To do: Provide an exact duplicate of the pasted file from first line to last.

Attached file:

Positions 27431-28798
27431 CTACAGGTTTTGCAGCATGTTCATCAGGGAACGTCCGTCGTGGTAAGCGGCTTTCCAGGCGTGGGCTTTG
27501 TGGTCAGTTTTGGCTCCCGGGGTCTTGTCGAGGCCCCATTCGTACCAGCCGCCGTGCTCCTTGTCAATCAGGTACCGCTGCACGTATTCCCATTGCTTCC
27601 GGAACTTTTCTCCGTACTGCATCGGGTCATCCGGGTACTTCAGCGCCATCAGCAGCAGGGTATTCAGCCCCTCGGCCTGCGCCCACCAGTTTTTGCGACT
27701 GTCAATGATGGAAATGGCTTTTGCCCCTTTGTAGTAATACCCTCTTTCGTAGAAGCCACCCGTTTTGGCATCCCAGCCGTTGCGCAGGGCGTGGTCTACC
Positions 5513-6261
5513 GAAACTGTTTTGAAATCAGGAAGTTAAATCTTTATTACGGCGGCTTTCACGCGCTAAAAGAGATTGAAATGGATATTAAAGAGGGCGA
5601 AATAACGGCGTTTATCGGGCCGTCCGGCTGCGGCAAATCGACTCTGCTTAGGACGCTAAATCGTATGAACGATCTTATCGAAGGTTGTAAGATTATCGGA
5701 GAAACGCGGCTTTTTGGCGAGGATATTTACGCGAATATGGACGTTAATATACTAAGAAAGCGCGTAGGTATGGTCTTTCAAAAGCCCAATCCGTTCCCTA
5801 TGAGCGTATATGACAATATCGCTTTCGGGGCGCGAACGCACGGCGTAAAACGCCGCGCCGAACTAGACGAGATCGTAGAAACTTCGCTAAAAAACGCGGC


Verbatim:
Positions 27431-28798
27431 CTACAGGTTTTGCAGCATGTTCATCAGGGAACGTCCGTCGTGGTAAGCGGCTTTCCAGGCGTGGGCTTTG
27501 TGGTCAGTTTTGGCTCCCGGGGTCTTGTCGAGGCCCCATTCGTACCAGCCGCCGTGCTCCTTGTCAATCAGGTACCGCTGCACGTATTCCCATTGCTTCC
27601 GGAACTTTTCTCCGTACTGCATCGGGTCATCCGGGTACTTCAGCGCCATCAGCAGCAGGGTATTCAGCCCCTCGGCCTGCGCCCACCAGTTTTTGCGACT
27701 GTCAATGATGGAAATGGCTTTTGCCCCTTTGTAGTAATACCCTCTTTCGTAGAAGCCACCCGTTTTGGCATCCCAGCCGTTGCGCAGGGCGTGGTCTACC
Positions 5513-6261
5513 GAAACTGTTTTGAAATCAGGAAGTTAAATCTTTATTACGGCGGCTTTCACGCGCTAAAAGAGATTGAAATGGATATTAAAGAGGGCGA
5601 AATAACGGCGTTTATCGGGCCGTCCGGCTGCGGCAAATCGACTCTGCTTAGGACGCTAAATCGTATGAACGATCTTATCGAAGGTTGTAAGATTATCGGA
5701 GAAACGCGGCTTTTTGGCGAGGATATTTACGCGAATATGGACGTTAATATACTAAGAAAGCGCGTAGGTATGGTCTTTCAAAAGCCCAATCCGTTCCCTA
5801 TGAGCGTATATGACAATATCGCTTTCGGGGCGCGAACGCACGGCGTAAAACGCCGCGCCGAACTAGACGAGATCGTAGAAACTTCGCTAAAAAACGCGGC